Among the coconut plantations and beaches of South India, a factory the size of 35 football fields is preparing to churn out billions of generic pills for HIV patients and flood the U.S. market with the low-cost copycat medicines.
U.S. patents on key components for some important HIV therapies are poised to expire starting in December and Laurus Labs — the Hyderabad, India-based company which owns the facility — is gearing up to cash in.
Laurus is one of the world’s biggest suppliers of ingredients used in anti-retrovirals, thanks to novel chemistry that delivers cheaper production costs than anyone else. Now, its chief executive officer, Satyanarayana Chava, wants to use the same strategy selling his own finished drugs in the U.S. and Europe. He predicts some generics that Laurus produces will eventually sell for 90 percent less than branded HIV drugs in the U.S., slashing expenditures for a disease that’s among the costliest for many insurers.
“The savings for U.S. payers will be so huge when these generic combination drugs are available in the U.S.,” he said in an interview at the factory outside the Southern Indian city of Visakhapatnam. Payers will save “billions of dollars,” he said.
The patent expiries are starting this month when Bristol-Myers Squibb Co.’s Sustiva loses protection. Gilead Sciences’s Viread follows next month. Both companies didn’t respond to requests for comment.
For generic manufacturers like Laurus, the U.S. market is alluring. With 1.1 million people infected with HIV in the U.S., and many of them living longer thanks to treatment, HIV drugs have become an $18.8 billion business for the pharmaceutical industry there, according to data provider IQVIA.
Part of that spending is due to the high cost of the medicines. For instance, a combination of Viread, Sustiva and a third drug sold in pill form under the brand name of Atripla has an average wholesale price of almost $37,000 per person annually, according to data from the U.S. Department of Health and Human Services.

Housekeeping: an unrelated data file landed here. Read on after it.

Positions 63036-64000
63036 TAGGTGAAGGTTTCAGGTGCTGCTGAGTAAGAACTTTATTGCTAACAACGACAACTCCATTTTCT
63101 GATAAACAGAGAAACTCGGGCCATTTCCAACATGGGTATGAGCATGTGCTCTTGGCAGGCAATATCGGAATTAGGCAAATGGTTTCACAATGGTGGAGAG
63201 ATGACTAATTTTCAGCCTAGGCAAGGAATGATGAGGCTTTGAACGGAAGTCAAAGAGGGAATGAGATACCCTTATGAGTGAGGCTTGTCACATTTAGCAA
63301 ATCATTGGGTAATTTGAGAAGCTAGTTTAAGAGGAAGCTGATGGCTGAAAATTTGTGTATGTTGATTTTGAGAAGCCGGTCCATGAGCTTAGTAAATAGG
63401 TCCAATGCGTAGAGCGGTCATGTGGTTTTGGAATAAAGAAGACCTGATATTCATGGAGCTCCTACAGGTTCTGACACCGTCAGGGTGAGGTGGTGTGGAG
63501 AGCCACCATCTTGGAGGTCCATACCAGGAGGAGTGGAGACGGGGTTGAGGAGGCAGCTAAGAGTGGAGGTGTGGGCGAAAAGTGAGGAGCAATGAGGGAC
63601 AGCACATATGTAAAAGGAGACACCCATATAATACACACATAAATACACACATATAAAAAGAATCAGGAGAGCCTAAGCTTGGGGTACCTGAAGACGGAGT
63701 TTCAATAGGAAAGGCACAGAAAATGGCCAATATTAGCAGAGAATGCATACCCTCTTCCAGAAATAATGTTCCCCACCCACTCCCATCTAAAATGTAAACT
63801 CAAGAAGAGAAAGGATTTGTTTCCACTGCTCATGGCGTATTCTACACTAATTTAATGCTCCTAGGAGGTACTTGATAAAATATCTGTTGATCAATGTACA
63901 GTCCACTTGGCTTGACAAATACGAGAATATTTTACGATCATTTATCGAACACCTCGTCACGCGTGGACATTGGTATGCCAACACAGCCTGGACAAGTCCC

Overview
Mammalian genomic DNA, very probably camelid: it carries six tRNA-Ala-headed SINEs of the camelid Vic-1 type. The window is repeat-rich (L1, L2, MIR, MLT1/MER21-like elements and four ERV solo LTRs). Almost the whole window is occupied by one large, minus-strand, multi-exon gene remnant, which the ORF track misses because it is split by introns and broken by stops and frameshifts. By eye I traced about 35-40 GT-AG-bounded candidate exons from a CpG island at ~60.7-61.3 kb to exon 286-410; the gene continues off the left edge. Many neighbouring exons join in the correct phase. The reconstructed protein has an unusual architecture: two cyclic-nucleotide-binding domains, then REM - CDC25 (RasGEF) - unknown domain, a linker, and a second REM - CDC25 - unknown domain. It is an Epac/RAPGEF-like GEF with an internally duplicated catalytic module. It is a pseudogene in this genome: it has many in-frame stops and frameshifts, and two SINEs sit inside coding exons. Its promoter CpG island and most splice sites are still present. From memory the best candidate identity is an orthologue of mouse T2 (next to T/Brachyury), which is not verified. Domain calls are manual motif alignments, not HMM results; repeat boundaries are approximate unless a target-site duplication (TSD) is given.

But in the developing world the same combination can cost as little as $100 per person annually, after years of brutal competition between generic manufacturers drove prices down, according to Medecins Sans Frontieres. Though Laurus doesn’t yet make the actual pills those patients take, it’s become a dominant supplier of the key ingredients that make them work.
The best way to fight HIV is with a combination of different drugs, and because Viread and Sustiva form key parts of some of the most effective combinations, the inclusion of generic versions of these chemicals could bring down the cost of the whole treatment. One analysis cited by the Department of Health found that replacing a three-medicine, branded combination with multiple pills, including a generic version of Sustiva, could save the U.S. $900 million its first year.
In the U.S., Laurus will be going up against much larger companies like Teva Pharmaceutical Industries — the world’s biggest generic drug company — which will beat it to market on generic Viread and so be the first to slash prices and lock down customers. Other generic companies, both from India and elsewhere, many of whom are customers of Laurus, are expected to enter the market too.
Meanwhile, the companies that hold the original patents, like Foster City, California-based Gilead, have also been successful at switching patients to their newer therapies to limit the impact of generic competition on the old ones, according to Bloomberg Intelligence analyst Asthika Goonewardene. He doesn’t predict a big impact from generic competition to the $2.6 billion Gilead gets from HIV drugs.